Who can become prime minister in France

Who can become prime minister in France

Who will lead France after the historic legislative elections remains a mystery. The July 7 runoff election delivered, for the first time in the history of the Fifth Republic, a National Assembly without a clear absolute majority, even though the New Popular Front, the left-wing coalition created to curb the rise of the far right, is expected to be the political force leading the new government.

According to political custom, President Emmanuel Macron would be required to appoint a prime minister from the ranks of the party or the largest coalition in parliament. The left has repeatedly called on the head of the Elysée to “respect the result of the legislative elections” by appointing a prime minister from the NFP. Negotiations are in full swing and France24 has outlined the most well-known profiles of the left bloc who could aspire to the role of prime minister.

Gabriel Attal

The prime minister in office after July 7 had resigned, but Macron asked him to stay, even if only temporarily. His name could resurface in the event of an alliance between the Macronists of Renaissance and the Republicans, which he wrote about on July 10 The WorldThe goal would be to form a coalition to corner the left.

Supporting this option are some big names close to the presidential camp (including Edouard Philippe, Aurore Bergé and Gérald Darmanin) who want to avoid a government of the New Popular Front “at all costs”. Among the promoters are also some right-wingers (Bruno Retailleau, Xavier Bertrand, Olivier Marleix), who have called for the nomination of a prime minister from their camp. Within Ensemble!, however, the idea does not meet with everyone’s approval. If it were to materialize, some centrists would separate from Renaissance and could opt for external support for the New Popular Front.

Jean-Luc Melenchon

Jean-Luc Mélenchon, leader of La France Insoumise.  Photo LaPresse

The symbol of the “rebel” left, he also boasts ministerial experience thanks to his past in the Socialist Party, from which he distanced himself in 2008. Mélenchon ran for president in 2012, 2017 and 2022, obtaining better results each time, but without ever managing to beat either Emmanuel Macron or Marine Le Pen.

He won the elections but he will not govern: who is Jean-Luc Mélenchon, the leader who splits the left

This time he hopes to oust them at the Hotel Matignon, but his nomination is weighed down by the idea that he is a divisive figure, even within the left. He arouses enthusiasm (and terror) with his proposals for class struggle and neoliberalism and promises of severe taxation for the richest. He is not a mediator, but he has very clear ideas on how to make people forget the disaster of Emmanuel Macron.

Raphael Glucksmann

The man who resurrected the Socialists is called Raphaël Glucksmann, and at 44 he led his party, renamed Place publique, to an unexpected 14% in the European elections on June 9. After this feeling of rebirth, he was absorbed into the New Popular Front, a coalition he would probably have avoided but that left-wing voters loudly called for to block the Rassemblement national. Glucksmann, after a career in journalism, devoted himself to politics.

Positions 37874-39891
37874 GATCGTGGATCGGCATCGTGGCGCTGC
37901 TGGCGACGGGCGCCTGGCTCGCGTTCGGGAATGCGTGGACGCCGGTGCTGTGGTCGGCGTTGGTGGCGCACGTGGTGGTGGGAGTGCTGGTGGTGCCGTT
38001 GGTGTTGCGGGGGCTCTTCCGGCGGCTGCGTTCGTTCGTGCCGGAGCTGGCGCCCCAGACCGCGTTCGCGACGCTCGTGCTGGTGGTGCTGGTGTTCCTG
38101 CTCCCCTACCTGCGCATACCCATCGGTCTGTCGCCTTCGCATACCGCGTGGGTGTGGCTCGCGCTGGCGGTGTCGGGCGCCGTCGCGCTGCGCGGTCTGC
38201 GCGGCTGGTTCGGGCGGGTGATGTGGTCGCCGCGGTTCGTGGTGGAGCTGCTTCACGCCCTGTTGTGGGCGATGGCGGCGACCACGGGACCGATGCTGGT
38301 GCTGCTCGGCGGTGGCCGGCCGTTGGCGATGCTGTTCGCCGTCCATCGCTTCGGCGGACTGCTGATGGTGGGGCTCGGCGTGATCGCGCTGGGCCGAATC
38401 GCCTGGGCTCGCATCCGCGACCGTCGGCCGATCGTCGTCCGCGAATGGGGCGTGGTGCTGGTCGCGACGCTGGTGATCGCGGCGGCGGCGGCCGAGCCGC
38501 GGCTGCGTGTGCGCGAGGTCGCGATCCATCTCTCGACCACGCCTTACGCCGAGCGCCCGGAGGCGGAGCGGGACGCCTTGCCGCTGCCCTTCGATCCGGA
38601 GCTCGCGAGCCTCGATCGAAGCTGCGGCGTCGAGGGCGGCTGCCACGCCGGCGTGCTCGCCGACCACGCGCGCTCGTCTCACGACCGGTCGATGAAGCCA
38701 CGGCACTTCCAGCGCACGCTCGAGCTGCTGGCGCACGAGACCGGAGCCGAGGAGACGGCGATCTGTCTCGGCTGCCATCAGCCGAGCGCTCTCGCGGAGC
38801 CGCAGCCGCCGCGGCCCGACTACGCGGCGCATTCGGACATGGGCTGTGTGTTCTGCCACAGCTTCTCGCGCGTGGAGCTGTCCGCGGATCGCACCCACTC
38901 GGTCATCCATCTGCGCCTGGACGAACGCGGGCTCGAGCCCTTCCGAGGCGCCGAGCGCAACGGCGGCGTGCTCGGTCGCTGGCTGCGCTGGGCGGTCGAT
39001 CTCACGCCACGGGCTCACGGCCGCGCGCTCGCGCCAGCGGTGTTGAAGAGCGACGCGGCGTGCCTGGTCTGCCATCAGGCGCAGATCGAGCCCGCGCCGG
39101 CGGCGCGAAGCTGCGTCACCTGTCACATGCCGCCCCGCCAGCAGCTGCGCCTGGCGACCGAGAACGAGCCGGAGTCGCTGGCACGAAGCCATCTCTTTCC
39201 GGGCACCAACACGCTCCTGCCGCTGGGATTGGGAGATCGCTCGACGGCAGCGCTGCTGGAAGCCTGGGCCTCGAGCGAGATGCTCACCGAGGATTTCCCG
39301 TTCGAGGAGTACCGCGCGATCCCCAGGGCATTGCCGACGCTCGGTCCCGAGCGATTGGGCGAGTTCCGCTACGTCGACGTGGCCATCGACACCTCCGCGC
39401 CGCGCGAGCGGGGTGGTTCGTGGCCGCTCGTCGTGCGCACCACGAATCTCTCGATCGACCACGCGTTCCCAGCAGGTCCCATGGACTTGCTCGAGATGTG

Place Publique leader Raphael Glucksmann at an electoral event in Paris, June 9, 2024. Photo Michel Euler/AP/ LaPresse

His profile is that of a moderate left, who inspires confidence in the middle class and does not frighten the elites, having attended prestigious schools himself. In foreign policy, he is a strong supporter of Ukraine’s resistance to the Russian invasion. This element could help him in the nomination by Macron, ensuring political continuity with the presidential work, also inclined to a direct involvement of the armies of the EU States against the Kremlin.

Marine Tondelier

The mediator within the left after June 9 was Marine Tondelier, 37 years old. She has a long experience in opposition to the Rassemblement National, having grown up in a small town in northern France, a stronghold of the far-right party. She recounted in a book her experience in the city council, where she resisted the attacks of the administration led by a mayor loyal to Marine Le Pen. Since 2022, she has been the leader of the ecologist Green party and can now count on the support of 28 deputies. Although far from the 74 of La France Insoumise and the 59 of the Socialists, she could gather unexpected support around her name.


Laurent Berger

The name of Laurent Berger, 55, has been circulating since before the surprising election results. He is the least “political” profile, being a former leader of one of the main French unions, the moderate CFDT. He has always been an opponent of the far right and enjoys great popularity thanks to his front-line commitment against the pension reform wanted by Macron, which has aroused the ire of a large part of the French population. Berger has declared that he does not want to become prime minister, but other exponents of the left, including Gluckmann, are counting on him to have an alternative to Mélenchon and a prime minister considered “unifying” within the left-wing coalition.

Laurent Berger Facebook